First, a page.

In a way I feel like an outsider on this subject. I am familiar with all the customs, but with a few edible exceptions I don't take part in any of them. But that don't mean that you should be cheated, so I have picked a few that stands out.
(this one is just to get you in the mood)
The countdown merchandise:
1. The Christmas calendars. Yes, plural, because one is not enough. My first encounter with the Christmas calendar was the one you (that would be my grandmother) bought in the bank or at the post office. It corresponded with the televised calendar show, so you had a real three dimensional experience opening the calendar, getting a hint of what was to come in the evening show. I can't tell you how it is now, but back then it was quality stuff, well produced and commercial free, genuine "hygge".
For the spoiled ones there are the supplementary chocolate calendars, and/or the package calendar, with 24 small wrapped gifts, one for every day until Christmas. My grandparents had their own tradition with a santa boot near the headboard of the bed (resembling the American way, maybe?), where you would wake up in the morning and find a small present left there overnight (and now I miss my grandparents, great).
But calendars are not just for children, here. The Danish Game Business have come up with a lottery calendar, where you scrape a square a day. Every year they have been running the same TV commercial unaltered, so it has now become a Christmas stable. They should have left it at that, but instead they went ahead and took a huge bite out of the pedestrian street, eating a whole house:
And then there is the latest addition: the street art calendars. I know of two, one in a fixed location (the Helveticat tunnel calendar, I got there too early to catch it yesterday), and one by Streetheart that is more of a treasure hunt, with a daily prize for the lucky winner.
2. The calendar light. A candle with 24 markings, you burn a little every day until Christmas. I considered buying one just to show you, but you get the picture without one, don't you?
Even if you don't subscribe to the Christmas card tradition (hello!), you can still flavor it with the annual and collectible Christmas stamps, designed by a new artist every year. The stamps are purely for decorative purposes, so you need to double stamp, but the proceeds go to the Christmas-stamp-homes, for underprivileged children. As a business it says a lot about you if you choose not to double stamp with this one. This year the post launched the sticker stamps (lick no more), and the option to buy two different sizes. Here is one:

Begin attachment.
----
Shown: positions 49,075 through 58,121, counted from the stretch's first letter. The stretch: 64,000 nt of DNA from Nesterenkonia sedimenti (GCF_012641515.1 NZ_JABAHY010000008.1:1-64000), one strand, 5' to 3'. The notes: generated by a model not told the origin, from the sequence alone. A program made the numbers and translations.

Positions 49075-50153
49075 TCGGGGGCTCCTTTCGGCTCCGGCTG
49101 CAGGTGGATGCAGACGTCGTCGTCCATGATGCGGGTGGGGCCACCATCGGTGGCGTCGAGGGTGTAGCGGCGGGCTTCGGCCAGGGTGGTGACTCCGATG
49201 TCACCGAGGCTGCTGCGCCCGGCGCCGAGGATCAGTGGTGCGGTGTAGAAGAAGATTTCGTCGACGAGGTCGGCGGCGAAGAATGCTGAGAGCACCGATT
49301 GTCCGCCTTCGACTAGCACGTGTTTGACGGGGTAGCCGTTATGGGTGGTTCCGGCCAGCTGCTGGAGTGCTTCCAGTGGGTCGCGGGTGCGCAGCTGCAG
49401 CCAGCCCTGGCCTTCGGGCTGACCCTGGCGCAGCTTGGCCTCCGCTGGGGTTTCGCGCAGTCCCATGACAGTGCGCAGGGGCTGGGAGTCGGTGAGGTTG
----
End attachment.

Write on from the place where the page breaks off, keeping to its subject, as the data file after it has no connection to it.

And perhaps to make up for the repeated and indecent mark up in postage the Danish Post have come up with a small and irresistible series of stamps. The story behind it is that the girl is lonely, so she builds herself a snowman (excuse me while my heart swells):
By artists Maria Bramsen and Camilla Hübbe
1. The elf village. If there is one thing I would like to pass on to a child, it is the elf village. But none of that new crap they push all over the place, thank you very much. I would go the the flea market and scout for the old pipe cleaner elves. They should be arranged on a small hilly landscape made from cotton (like the supermarket cotton balls, only in sheets, what's the word?), doing elfy things like eating rice pudding and sledding. Crazy cosy (=hygge).
2. Making your own. This is cosy too. Getting together and cutting and braiding hearts and stars and cones, to decorate the house and the tree. There is likely to be hot booze (for the grown ups of course), and Christmas edibles, like the "pepper nuts", having nothing to do with pepper. Or "Æbleskiver" (apple slices), having nothing to do with slices or apples. Confused yet?
Home made micro trimmings, I want to kiss them... very gently.
As you can tell, most if not all of this really only works if there are children involved. I could go on, but I fear I will talk myself into a Christmas mood, and I really don't need that... "Christmas traditions, part two" will include the marzipan pig prize and hot booze, I promise.